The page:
§ 4. Mr. Dudley Smith
asked the Secretary of State for Education and Science 630 how many grammar schools he estimates will be in operation in the public sector of education by March, 1971; and how many will have disappeared since October, 1964.
§ The Minister of State, Department of Education and Science (Miss Alice Bacon)
Between January, 1965, and January, 1968, the number of maintained grammar schools in England and Wales fell by 130 from 1,285 to 1,155. This trend should increase as the implementation of schemes of comprehensive reorganisation continues, but I cannot estimate a figure for 1971.
§ Mr. Smith
Is the right hon. Lady aware that many people who support the extension of comprehensive education wish a grammar school element to be maintained in our education system? Is it the intention of her right hon. Friend the Secretary of State that eventually all grammar schools should disappear? If so, what will happen to the children in the top range of ability?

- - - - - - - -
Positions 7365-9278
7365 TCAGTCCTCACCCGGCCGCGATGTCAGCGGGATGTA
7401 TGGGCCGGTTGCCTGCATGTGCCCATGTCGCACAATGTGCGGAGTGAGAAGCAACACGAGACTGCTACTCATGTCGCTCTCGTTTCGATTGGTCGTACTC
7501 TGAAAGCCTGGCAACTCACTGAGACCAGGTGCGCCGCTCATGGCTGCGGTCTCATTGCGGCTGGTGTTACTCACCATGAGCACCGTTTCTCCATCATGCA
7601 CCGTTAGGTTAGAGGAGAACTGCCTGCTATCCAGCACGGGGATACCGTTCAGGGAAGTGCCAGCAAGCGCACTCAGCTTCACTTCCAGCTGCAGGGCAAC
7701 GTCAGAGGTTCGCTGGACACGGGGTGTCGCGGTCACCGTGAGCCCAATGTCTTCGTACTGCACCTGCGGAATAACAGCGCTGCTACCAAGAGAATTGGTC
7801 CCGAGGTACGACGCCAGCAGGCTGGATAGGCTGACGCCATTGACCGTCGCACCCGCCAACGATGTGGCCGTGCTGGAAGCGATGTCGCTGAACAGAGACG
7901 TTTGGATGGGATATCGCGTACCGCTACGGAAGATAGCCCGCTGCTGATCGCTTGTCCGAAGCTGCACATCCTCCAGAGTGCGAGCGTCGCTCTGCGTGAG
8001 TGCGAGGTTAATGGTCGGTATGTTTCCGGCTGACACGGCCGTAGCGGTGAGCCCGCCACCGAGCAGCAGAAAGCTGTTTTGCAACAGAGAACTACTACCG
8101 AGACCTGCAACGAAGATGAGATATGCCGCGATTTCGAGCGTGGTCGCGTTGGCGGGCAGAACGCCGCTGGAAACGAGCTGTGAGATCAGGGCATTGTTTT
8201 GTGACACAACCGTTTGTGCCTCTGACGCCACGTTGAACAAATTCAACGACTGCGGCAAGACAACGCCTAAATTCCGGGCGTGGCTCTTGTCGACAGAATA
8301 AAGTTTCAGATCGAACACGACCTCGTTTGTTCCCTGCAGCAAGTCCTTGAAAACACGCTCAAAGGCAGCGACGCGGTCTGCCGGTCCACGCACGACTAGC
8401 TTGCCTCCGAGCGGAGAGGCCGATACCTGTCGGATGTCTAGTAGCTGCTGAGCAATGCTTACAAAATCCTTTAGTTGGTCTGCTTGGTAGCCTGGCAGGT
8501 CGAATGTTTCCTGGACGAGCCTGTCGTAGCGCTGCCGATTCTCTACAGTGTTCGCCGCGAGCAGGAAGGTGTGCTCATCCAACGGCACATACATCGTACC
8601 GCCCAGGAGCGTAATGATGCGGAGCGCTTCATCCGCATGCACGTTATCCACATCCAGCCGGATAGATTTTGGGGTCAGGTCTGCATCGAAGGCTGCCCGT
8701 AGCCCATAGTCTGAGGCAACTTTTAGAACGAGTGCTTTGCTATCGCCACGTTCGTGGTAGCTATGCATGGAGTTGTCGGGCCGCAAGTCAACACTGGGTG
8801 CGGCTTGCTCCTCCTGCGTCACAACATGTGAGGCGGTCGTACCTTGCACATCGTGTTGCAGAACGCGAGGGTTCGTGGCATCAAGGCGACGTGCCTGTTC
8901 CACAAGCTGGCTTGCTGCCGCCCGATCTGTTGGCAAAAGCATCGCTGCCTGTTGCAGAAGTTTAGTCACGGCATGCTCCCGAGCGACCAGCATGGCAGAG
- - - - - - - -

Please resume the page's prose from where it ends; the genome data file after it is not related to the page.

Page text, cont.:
§ Miss Bacon
The introduction of comprehensive education means that a grammar school type of education will be available for far more children than ever before. If grammar schools exist alongside comprehensive schools, there must be some kind of test to decide who goes to the grammar schools. The whole aim of comprehensive education is to get rid of the segregation of children into different types of school at the age of eleven.
§ Mr. Christopher Price
Is my right hon. Friend aware that the existence of the voluntary-aided and direct-grant grammar schools is inhibiting the more rapid introduction of comprehensive education? She gave figures for the maintained schools. Could she give figures for the decline in the number of voluntary aided grammar schools?
§ Miss Bacon
I could not do that without notice. As my hon. Friend knows, the Public Schools Commission is considering, for its second report, the direct grant schools.
§ Sir E. Boyle
But is it not a great mistake to go to extremes on this question? Would not the right hon. Lady agree that conditions in, say, a suburb or some rural area differ from conditions 631 in a big city where there are profound educational objections to having nothing but comprehensive schools segregated by neighbourhoods?
§ Miss Bacon
The alternative is to have selection at the age of eleven. That is the dilemma. Not only we on this side of the House but many Conservative-controlled authorities are anxious to get rid of selection at eleven which means that grammar schools and comprehensive schools cannot exist side by side.